Your local supermarket has plenty of ready-to-bake cookie products that come in sausage-shaped packages of cookie dough. These make baking easier, but just make sure you bake them. Eating the dough raw is a good way to get sick.
The investigation of a 2009 multistate outbreak of Shiga toxin-producing E. coli (STEC), an important cause of bacterial gastrointestinal illness, led researchers to a new culprit: ready-to-bake commercial prepackaged cookie dough.
Published in Clinical Infectious Diseases, a new report describing the outbreak offers recommendations for prevention, including a stronger message for consumers: Don't eat prepackaged cookie dough before it's baked.
The researchers came to two key conclusions: food manufacturers should consider reformulating cookie dough products to make them safer if consumers eat them raw. In addition, the researchers said consumers need to be better educated about the hazards of eating an unbaked product.
During the 2009 E. coli outbreak, 77 patients with illnesses were identified in 30 states, and 35 people were hospitalized.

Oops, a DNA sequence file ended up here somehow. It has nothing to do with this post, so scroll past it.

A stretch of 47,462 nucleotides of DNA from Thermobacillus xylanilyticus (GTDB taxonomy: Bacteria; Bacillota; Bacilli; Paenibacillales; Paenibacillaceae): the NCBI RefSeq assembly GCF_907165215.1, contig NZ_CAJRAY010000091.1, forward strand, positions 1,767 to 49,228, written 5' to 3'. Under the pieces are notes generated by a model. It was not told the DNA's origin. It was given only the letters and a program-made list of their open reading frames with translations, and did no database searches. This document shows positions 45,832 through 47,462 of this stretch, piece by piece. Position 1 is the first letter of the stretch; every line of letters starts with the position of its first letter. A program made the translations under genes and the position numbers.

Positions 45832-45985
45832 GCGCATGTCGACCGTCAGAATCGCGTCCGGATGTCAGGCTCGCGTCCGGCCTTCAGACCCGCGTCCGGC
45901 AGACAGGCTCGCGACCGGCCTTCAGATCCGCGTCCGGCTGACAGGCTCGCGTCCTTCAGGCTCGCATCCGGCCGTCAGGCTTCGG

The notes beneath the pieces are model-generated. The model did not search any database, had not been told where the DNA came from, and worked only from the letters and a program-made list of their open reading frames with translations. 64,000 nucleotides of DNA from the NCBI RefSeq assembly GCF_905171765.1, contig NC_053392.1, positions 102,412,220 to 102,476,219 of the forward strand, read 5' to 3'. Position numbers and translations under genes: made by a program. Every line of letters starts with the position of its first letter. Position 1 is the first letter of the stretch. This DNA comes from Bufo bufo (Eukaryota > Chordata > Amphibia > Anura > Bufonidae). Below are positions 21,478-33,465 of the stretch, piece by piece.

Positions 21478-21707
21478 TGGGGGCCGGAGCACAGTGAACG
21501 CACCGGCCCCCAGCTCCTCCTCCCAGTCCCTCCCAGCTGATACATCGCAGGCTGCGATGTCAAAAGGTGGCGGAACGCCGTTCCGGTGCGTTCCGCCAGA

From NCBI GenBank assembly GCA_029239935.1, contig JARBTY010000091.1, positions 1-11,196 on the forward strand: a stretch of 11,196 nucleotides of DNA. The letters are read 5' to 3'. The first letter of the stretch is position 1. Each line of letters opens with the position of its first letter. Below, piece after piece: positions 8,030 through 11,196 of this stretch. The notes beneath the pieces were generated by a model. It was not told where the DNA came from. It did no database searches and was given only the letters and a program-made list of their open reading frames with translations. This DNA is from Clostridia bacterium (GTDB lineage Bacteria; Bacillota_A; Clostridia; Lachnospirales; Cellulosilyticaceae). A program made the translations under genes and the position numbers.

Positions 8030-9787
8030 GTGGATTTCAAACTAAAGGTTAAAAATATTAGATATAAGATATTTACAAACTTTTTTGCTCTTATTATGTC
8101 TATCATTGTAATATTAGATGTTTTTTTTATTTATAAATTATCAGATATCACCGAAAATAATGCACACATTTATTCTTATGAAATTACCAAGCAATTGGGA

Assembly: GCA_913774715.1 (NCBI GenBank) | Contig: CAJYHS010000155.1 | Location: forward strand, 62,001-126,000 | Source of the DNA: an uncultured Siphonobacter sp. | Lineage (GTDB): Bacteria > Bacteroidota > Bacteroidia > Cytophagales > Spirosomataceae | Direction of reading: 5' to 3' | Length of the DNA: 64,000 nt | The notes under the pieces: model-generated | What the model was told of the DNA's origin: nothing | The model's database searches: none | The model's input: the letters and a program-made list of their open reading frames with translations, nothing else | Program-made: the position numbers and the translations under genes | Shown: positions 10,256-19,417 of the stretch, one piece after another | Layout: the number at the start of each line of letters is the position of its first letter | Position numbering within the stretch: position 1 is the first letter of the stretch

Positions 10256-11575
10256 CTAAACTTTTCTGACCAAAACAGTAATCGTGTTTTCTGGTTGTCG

Previous E. coli-related food-borne illnesses have been associated with ground beef, leafy green vegetables, sprouts, melons, salami, and unpasteurized apple cider. The 2009 investigation, which involved extensive traceback, laboratory, and environmental analysis, led to a recall of 3.6 million packages of the cookie dough. However, no single source, vehicle, or production process associated with the dough could be identified for certain to have contributed to the contamination.
Eating uncooked cookie dough appears to be a popular practice, especially among adolescent girls, the study authors note, with several patients reporting that they bought the product with no intention of actually baking cookies. Since educating consumers about the health risks may not completely halt the habit of snacking on cookie dough, making the snacks safer may be the best outcome possible.